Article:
Half way through Season 4 of Lost, I take a look around. I am in complete darkness, and I smell like I had been on the island for two months. The room was scattered with old Little Caesars’ boxes and decaying Taco Bell burritos. I couldn’t tell if my body had morphed into the bean bag on my floor due to not moving from it for over a week. This was worse than being stranded on an island from a plane crash. This was an addiction to Netflix.
I can’t really remember how it started. Maybe it was an episode or two of the The Office before I went to bed, or maybe it was the start of my Ryan Gossling man crush. The beginning all seems like a blur and now I can’t dig my way out.
The fact is that it’s way too easy to find what you want to watch. Back in the day you would have to get in your car, drive to Blockbuster and do two laps around the store (about 45 minutes if your fast) to pinpoint your choices to three movies because you didn’t want to spend more than 40 dollars. I think that, combined with the mile and a half long checkout line, is why people prefer to lay on their couch in their underwear with ice cream in one hand and a remote control that can do all of that in the other hand.
No intervention will work as the sounds of friends and family trying to help you out of this state will be drowned out by thoughts of actually becoming a zombie and watching the entire series of The Walking Dead … in one sitting. There is only one way to break this addiction. Take away Netflix completely and make the addict rely on basic cable and actual movie theaters to get their entertainment fix. There is no doubt relapsing will occur, and they will try and illegally download whatever their so-called smart phone can handle. If they beg for a Hulu subscription, politely break their computer into two pieces.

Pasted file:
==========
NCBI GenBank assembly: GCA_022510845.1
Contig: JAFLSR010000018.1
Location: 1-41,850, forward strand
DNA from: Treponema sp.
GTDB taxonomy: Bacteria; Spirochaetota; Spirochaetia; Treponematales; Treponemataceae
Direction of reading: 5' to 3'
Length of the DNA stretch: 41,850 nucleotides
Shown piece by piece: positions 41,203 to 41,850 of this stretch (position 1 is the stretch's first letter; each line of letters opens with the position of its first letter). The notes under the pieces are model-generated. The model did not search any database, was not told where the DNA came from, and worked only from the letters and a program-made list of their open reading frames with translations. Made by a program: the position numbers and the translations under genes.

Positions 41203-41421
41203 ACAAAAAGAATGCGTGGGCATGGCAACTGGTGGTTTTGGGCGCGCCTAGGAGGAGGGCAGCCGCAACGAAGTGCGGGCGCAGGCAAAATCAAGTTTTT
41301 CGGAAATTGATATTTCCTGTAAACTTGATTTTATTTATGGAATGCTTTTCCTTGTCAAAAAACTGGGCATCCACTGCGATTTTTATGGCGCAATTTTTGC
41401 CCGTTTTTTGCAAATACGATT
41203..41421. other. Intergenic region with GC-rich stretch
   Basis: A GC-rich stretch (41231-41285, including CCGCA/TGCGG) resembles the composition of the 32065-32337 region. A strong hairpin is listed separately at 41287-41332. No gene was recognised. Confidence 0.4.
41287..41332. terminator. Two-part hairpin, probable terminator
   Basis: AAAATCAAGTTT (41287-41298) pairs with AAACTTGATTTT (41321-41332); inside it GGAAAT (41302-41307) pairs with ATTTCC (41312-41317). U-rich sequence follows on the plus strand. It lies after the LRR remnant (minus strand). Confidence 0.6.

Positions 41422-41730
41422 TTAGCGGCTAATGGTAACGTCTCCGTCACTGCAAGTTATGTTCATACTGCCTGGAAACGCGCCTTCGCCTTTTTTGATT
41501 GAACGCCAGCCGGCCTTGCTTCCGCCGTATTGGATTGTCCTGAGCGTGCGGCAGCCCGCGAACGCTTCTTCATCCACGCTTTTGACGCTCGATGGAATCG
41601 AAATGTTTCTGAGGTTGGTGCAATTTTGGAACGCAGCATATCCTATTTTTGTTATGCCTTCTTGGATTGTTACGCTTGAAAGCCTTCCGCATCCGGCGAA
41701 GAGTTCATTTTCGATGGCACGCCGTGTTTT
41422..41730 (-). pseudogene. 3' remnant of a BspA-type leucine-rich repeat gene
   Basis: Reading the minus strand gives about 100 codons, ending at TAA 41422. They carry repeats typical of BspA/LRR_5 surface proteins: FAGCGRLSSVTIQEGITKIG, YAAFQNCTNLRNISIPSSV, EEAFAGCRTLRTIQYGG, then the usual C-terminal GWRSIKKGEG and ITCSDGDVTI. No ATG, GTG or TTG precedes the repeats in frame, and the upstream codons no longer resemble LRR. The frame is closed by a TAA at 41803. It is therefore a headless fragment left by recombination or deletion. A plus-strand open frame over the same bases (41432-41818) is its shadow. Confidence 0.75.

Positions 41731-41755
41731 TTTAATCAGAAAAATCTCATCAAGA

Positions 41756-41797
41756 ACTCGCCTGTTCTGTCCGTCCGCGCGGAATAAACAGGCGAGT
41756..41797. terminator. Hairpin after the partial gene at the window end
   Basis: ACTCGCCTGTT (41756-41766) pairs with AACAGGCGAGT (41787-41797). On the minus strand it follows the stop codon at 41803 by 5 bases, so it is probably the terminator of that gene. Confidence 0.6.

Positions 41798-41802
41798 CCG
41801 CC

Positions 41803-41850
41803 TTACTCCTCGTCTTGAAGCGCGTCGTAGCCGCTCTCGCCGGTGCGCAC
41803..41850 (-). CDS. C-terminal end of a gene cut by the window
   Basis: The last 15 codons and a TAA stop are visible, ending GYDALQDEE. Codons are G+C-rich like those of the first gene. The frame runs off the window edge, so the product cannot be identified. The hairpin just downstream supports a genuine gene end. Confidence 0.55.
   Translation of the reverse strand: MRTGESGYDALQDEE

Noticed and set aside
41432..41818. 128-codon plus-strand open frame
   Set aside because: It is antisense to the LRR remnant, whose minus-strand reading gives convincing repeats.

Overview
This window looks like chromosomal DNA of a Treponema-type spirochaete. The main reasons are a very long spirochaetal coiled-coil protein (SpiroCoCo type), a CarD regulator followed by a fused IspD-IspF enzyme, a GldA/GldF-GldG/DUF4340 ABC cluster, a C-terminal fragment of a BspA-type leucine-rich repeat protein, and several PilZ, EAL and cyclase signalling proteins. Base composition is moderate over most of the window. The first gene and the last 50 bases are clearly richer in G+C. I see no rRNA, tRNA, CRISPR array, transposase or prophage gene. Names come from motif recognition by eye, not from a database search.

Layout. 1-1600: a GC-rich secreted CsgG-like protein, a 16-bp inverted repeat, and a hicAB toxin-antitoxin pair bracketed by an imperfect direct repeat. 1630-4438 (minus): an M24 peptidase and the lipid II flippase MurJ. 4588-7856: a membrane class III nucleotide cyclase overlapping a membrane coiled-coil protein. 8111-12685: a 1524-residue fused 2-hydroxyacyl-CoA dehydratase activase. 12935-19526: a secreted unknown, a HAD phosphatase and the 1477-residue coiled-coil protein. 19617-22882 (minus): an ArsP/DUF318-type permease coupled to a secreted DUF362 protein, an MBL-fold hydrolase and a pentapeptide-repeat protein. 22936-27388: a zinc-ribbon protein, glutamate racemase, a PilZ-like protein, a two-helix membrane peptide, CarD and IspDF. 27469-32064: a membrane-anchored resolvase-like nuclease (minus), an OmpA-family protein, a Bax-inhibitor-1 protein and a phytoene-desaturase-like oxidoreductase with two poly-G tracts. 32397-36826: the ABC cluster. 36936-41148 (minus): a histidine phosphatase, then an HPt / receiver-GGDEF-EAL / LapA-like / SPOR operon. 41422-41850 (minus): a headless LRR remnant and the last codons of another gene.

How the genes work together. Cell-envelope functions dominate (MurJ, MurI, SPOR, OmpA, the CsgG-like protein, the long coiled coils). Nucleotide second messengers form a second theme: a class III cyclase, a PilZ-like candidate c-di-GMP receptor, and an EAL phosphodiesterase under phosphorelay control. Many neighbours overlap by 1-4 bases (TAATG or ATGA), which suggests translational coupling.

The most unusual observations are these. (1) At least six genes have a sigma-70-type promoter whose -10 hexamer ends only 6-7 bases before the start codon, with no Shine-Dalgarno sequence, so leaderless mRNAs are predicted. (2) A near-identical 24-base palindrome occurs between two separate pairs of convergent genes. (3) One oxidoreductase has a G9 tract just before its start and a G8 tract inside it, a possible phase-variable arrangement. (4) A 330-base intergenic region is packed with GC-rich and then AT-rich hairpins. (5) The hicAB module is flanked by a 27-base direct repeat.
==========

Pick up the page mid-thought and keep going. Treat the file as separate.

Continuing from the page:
Once you are hooked you need to have another fix. One season in a series isn’t enough, one documentary leads to another, and it will never end. It’s a lethal drug that can come in the form of sitcoms, horror films and the most potent, romantic comedies. The more you watch, the more you want to watch. Symptoms include smelling due to not bathing, getting fired from your job and blood shot eyes.
Netflix is an overdose of entertainment that has to be handled with caution. Only if you are master of your domain should you be allowed to take on the responsibility of the monthly subscription. If not, I’ll see you at the movie theatre where 10-dollar tickets and 12-dollar popcorn is the norm. Yes, my parents cancelled my Netflix.
Kyle Rambo can’t decide on what he wants to major in so he takes out his frustration on the people that read his writing. He spends most of his time dunking Oreos in milk and watching old ’90s sitcom reruns. The only thing he likes more than complaining is his gel-filled hair.
Rambo’s College Survival Guide is a blog meant to save the student population from all the horrors that come with being a college student. As with this blog, never take life too seriously.